Reviewer #2 (Public Review):

    This manuscript investigates the role of cck-releasing neurons in ventral regions of the PAG in mediating defensive responses. While prior work in the field has identified columnar organization of mediating defensive responding (i.e., ventral versus dorsal PAG are implicated in freezing and flight, respectively), this work uses several approaches to parse the role of specific cell ensembles in defensive responding.

    Through a series of expertly designed studies, the authors have provided compelling evidence that while there are many studies evidencing a role for l/vlPAG in freezing behavior, there may be a more nuanced role for l/vlPAG when considering cell-specific populations. Specifically, cck neurons in l/vlPAG may drive organized escape/ avoidance of threat. Further, activation patterns and behaviors resulting from l/vlPAG manipulation seem to oppose those observed when interrogating l/vlPAG in a non cell type specific manner. These findings underscore the importance of not only neuroanatomical designation of function, but also molecular identification to fully understand the role of defensive response systems.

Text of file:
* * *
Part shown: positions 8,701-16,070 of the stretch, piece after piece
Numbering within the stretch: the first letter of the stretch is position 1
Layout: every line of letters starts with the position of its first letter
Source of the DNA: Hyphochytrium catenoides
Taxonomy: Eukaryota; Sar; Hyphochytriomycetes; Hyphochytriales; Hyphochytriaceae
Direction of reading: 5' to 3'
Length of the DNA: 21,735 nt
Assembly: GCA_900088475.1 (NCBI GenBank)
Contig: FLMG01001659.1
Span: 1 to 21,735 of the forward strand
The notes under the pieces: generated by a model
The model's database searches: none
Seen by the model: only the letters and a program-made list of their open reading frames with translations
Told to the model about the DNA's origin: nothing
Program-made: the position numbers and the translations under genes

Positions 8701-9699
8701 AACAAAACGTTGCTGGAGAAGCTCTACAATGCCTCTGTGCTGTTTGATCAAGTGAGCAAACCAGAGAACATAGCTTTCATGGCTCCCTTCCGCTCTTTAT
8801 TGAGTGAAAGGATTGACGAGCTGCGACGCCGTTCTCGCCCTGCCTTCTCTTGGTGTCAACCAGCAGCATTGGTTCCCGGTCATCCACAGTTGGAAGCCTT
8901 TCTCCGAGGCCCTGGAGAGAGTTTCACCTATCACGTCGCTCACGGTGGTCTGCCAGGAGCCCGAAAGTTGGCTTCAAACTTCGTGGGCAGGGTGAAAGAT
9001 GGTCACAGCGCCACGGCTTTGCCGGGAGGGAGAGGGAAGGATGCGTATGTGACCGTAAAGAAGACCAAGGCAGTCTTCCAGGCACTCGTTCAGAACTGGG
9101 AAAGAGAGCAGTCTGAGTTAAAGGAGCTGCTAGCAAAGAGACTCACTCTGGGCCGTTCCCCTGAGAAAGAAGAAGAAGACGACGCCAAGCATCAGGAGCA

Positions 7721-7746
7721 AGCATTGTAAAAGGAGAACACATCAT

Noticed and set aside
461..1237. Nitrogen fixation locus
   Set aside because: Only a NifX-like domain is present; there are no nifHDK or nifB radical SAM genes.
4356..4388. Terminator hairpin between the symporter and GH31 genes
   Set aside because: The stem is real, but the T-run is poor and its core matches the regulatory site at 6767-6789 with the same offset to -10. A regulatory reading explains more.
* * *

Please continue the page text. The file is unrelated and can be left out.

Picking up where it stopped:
The identification of a sparse population of cck cells that seem to oppose canonical role for ventral regions of PAG in defensive responding will be of importance to the field. However, there are some caveats that could be made more clear. For example, if l/vlPAG cck neurons initiate escape to safety, it is not fully clear why these cells exhibit greater activity in safe versus threatening locations. One might expect greater activation upon initial escape if this population is the driving force behind the behavior. This raises the possibility that l/vlPAG cck cells coordinate behavioral responses with another population of cells, such as one in the more dorsal regions described by many others to be important for escape and defensive flight. Addressing this would increase the value of the findings presented.

    We greatly appreciate the Reviewer’s statement that our “expertly designed studies” “underscore the importance of …. molecular identification to fully understand the role of defensive response systems.”